Scrap thieves show no respect, and earn nothing but jail time
Scrap thieves are craven and reck- less creatures.
They enter empty houses and strip copper plumbing and wires from the basement and walls, virtually assuring that the homes become unsalvageable. That allows for a second onslaught sometime later, when the same or other scavengers strip the aluminum siding from the outside of the house.
They enter industrial sites in search of copper electrical wires. A few have been so reckless or stupid as to be electrocuted while trying to steal a hot high-voltage line.
Some have destroyed works of art, prying statues from parks or in front of libraries, sometimes breaking it up in an attempt to make it unrecognizable before taking it to a scrap dealer.
And some have entered cemeteries, stealing metal flag holders from veterans’ graves or snapping brass urns from tombstones to take them to a scrap yard.
But few have sunk to the depths of the one who entered Mahoning Valley Memorial Park in Youngstown with a hacksaw in his hands and thievery in his heart.
He managed to combine desecration of a cemetery, disrespect for military veterans and contempt for art, all at once.
A 4-foot statue of a soldier valued for as much as $36,000 was cut off at the ankles and carted away. It was smashed to pieces and some of those pieces were redeemed at a Girard scrap yard for the piddling sum of $25.50.
This person was willing to engage in a trifecta of disrespect — for the dead, for veterans and for art — for a pittance. Twenty-five dollars: the amount any self-respecting person could make shoveling a couple of sidewalks during the winter of mowing a lawn during the summer. And, obviously, if the person had the wherewithal to hack a statue from its base and carry it away, he had the ability to do honest labor. Standing on a corner with a sign “will work for food” — even if he had no intention of working — carries more dignity than grave robbing.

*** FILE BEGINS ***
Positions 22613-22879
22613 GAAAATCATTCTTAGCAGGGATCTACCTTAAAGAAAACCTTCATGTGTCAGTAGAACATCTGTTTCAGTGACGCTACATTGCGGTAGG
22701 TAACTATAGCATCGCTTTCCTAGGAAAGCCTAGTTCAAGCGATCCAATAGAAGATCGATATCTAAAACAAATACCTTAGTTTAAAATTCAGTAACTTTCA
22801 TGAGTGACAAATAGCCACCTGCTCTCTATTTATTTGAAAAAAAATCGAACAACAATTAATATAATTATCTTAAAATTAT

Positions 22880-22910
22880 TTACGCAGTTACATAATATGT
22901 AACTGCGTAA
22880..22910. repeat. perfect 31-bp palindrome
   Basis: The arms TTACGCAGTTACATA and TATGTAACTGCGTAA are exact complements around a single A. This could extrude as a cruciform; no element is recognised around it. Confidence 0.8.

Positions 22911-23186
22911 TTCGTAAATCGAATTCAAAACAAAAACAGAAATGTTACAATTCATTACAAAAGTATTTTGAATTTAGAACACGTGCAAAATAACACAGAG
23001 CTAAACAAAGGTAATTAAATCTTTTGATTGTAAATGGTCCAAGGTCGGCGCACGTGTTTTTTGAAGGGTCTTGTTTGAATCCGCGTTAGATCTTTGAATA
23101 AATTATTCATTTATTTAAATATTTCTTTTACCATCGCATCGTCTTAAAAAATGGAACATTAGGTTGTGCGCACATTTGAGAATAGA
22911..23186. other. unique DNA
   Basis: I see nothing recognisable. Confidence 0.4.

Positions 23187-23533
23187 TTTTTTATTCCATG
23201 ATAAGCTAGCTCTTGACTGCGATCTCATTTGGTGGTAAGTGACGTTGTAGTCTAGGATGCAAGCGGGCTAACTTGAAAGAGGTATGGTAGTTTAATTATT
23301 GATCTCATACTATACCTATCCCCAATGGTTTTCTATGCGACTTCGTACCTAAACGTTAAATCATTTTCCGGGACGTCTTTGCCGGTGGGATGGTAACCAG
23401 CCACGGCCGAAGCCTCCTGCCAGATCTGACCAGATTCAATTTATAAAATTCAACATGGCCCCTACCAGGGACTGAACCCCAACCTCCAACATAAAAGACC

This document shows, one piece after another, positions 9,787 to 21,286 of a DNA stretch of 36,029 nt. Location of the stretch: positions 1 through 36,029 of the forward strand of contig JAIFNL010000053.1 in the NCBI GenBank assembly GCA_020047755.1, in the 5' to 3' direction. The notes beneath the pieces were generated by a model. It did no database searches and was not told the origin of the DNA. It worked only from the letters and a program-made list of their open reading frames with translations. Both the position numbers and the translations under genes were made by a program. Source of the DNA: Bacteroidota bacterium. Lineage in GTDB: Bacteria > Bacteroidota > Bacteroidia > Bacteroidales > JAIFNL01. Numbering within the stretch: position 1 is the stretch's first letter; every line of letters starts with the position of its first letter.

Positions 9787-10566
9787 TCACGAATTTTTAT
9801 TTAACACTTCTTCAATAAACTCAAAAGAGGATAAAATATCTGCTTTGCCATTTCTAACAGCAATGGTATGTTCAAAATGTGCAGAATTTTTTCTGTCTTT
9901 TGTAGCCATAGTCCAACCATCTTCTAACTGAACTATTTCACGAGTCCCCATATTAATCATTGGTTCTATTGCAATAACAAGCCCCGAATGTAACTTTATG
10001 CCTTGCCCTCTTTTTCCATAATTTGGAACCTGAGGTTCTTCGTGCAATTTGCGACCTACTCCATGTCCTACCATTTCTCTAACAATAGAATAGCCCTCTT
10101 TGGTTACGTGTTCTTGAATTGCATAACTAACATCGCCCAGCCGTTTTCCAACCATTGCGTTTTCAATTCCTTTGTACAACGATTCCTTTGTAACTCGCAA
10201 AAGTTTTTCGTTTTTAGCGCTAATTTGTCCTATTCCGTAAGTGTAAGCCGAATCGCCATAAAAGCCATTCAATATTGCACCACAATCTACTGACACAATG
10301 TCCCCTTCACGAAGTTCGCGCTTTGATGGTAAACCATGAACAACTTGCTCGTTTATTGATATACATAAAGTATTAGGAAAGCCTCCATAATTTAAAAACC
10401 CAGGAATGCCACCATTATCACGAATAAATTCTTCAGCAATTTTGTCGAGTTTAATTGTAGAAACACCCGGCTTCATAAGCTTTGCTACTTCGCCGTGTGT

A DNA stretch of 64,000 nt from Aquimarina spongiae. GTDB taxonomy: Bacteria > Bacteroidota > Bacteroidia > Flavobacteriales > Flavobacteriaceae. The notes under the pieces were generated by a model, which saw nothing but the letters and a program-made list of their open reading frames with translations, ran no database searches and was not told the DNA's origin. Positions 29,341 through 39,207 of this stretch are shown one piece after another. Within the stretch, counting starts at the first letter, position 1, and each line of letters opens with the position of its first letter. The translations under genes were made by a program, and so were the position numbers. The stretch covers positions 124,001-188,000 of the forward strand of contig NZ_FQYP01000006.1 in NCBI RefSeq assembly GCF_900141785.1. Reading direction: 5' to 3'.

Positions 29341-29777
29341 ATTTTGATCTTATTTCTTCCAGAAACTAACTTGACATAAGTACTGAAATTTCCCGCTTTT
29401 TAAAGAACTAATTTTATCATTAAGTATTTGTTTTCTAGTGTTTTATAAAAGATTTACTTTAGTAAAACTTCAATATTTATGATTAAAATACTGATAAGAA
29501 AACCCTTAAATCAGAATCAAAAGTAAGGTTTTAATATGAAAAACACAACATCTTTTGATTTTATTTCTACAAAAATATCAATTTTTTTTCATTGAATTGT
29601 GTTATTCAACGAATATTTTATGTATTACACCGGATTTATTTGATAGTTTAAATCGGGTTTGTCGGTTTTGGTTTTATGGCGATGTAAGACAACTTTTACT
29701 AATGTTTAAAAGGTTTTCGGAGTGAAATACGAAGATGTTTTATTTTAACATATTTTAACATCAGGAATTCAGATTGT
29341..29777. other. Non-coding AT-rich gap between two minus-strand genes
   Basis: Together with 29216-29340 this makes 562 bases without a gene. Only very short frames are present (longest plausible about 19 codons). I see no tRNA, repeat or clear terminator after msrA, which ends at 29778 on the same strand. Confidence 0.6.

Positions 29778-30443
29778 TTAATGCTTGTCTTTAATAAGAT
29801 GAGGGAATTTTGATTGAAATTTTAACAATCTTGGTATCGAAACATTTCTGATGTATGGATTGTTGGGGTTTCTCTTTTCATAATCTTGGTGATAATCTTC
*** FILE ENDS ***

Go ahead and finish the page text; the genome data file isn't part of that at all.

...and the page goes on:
New laws at work
Fortunately, Ohio has adopted new laws in recent years — the most recent in 2012 — aimed at helping to make stolen scrap metal traceable to the thief. In this case the Girard Recycling Center deserves credit for reporting the receipt of the suspicious scrap to police.
The law is working to the extent that it will make it possible to seek at least some measure of justice, but it hasn’t yet reached its full potential for deterrence.
Richard R. Couturiaux, 30, of Brookfield appeared before Girard Municipal Court Judge Jeffrey D. Adler and was bound over on a fifth-degree felony of receiving stolen property and remains in jail, unable to post a bond of $82,500. Perhaps when it considers the totality of the circumstance, the grand jury will be able to find an even more serious charge to bring against him. But whatever the case, if he is found guilty, Couturiaux, will not have deserved that $25.50, but he will have richly earned every day he gets to spend in jail.
This case deserves all the attention it is getting and more. It is important for thieves who have no respect for other people’s property or for society’s conventions of right and wrong, to learn that stripping houses and destroying neighborhoods or robbing graveyards and desecrating art work does not pay.